Clearance Sale

Savvy eBay bidders may have noticed a one-of-a-kind item up for auction: the fossil of a baby tyrannosaurus rex that died about 68 million years ago is up for sale for the low, low price of $2.95 million.

The fossil, discovered in 2013 by a Montanan named Alan Detrich, has been on display at the University of Kansas Natural History Museum since 2017. But now, in a move that The Guardian says has incensed paleontologists, Detrich has decided to sell it off.

Tyrannosaurus Flex

The listing, which as of press time is still live on eBay, reads like someone trying to unload their old, beat-up car:

Most Likely the Only BABY T-Rex in the World! It has a 15 FOOT long Body and a 21" SKULL with Serrated Teeth!  This Rex was very a very dangerous meat eater.  It's a RARE opportunity indeed to ever see a baby REX, if they did not grow quickly they could not catch prey and would die. Histology shows the specimen to be approximately 4 years old upon death. Reconstruction of the skull has been done by Curator of Vertebrate Paleontology (from Natural History Museum in FL).

Many of the bones are waiting to be identified, but everyday more and more are being tagged.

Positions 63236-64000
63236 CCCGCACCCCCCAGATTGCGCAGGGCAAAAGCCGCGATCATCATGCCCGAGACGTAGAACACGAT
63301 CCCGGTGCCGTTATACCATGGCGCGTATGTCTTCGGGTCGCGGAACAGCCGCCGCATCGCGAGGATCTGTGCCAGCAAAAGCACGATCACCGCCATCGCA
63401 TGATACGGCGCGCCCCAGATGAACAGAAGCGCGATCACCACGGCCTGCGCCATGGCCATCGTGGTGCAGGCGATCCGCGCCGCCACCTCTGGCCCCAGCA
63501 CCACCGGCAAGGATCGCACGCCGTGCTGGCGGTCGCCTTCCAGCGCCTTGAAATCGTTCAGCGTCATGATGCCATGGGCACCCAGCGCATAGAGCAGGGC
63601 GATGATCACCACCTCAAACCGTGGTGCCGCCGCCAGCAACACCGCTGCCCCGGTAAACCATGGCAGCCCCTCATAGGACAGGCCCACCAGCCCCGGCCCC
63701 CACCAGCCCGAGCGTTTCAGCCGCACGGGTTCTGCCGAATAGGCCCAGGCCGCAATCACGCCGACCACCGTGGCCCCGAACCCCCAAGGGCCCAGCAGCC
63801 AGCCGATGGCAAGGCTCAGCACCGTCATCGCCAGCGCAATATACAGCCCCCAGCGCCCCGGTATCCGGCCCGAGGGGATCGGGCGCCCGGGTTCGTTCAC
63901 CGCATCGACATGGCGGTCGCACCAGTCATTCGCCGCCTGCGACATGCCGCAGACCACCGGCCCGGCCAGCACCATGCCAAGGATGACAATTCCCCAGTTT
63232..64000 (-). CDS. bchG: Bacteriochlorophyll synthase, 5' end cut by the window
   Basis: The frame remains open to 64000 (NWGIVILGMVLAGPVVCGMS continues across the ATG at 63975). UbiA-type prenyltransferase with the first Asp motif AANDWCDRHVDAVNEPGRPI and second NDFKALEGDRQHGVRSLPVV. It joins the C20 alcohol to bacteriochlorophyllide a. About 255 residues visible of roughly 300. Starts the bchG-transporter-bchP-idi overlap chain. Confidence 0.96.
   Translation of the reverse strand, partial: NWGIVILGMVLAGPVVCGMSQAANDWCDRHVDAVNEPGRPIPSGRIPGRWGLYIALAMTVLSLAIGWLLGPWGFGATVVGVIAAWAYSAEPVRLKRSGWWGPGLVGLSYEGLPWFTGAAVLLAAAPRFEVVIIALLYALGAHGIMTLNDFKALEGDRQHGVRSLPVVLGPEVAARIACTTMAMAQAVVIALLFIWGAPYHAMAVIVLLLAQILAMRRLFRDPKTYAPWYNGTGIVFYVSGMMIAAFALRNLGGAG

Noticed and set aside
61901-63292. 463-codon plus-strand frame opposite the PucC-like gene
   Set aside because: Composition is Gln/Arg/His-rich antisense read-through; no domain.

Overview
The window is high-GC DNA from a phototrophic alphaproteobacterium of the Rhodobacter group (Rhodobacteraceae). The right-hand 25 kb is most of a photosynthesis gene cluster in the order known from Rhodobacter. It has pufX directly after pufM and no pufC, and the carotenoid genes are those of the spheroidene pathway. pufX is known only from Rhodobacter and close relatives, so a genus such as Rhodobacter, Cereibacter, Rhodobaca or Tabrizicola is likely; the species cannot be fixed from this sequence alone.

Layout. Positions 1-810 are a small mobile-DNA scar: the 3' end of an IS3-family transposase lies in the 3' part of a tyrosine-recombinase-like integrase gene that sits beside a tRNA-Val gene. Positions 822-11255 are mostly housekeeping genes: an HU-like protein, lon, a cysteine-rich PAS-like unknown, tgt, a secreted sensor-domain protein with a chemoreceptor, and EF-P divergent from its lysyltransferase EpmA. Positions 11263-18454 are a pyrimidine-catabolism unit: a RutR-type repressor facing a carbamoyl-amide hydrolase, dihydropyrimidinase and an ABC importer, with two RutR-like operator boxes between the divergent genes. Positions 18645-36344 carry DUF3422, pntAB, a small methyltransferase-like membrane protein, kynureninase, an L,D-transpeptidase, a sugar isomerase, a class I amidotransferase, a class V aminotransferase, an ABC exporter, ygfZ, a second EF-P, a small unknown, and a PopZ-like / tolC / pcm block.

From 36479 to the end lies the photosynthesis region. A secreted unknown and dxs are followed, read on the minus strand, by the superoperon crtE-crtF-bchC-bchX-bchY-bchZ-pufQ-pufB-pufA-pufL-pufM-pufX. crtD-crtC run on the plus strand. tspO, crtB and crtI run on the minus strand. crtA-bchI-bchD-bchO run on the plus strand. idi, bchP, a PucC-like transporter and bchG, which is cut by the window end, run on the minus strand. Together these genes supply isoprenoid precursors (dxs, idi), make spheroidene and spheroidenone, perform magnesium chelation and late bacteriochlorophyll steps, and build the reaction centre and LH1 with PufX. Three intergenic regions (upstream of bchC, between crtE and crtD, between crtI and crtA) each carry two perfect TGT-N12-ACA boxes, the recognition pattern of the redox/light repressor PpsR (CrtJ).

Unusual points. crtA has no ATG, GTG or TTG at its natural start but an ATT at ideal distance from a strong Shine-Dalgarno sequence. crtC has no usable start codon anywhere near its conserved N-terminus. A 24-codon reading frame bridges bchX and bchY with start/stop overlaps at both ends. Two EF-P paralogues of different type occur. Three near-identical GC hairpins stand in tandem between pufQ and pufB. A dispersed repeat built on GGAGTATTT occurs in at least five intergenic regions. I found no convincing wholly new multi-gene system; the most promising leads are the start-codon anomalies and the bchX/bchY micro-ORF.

The T-REX’ has only 12 teeth in Lower jaw and several other “claimed to be young T-Rex” are actually Nano’s. This is the case even at the Museum in L.A. Now, many Paleo’s think this maybe The “ONLY” T-REX Youth in the World!"

Oww My Bones

The Society of Vertebrate Paleontology published a statement expressing disappointment that the fossil will be sold before it could be properly studied by experts in the field.

"Only casts and other replicas of vertebrate fossils should be traded, not the fossils themselves. Scientifically important fossils like the juvenile tyrannosaur are clues to our collective natural heritage and deserve to be held in public trust," the statement reads. "That fossils like this are evidence of Earth’s deep past is what makes them valuable, unlike art objects or other items of trade whose value comes from human creativity and artistry. Because vertebrate fossils are rare, most of them contribute uniquely to our knowledge of the history of life. Each one that is lost from the public trust, is part of that already fragmentary history that we will never collectively recover."

READ MORE: Baby T rex goes on sale on eBay, sparking paleontologists' outcry [The Guardian]

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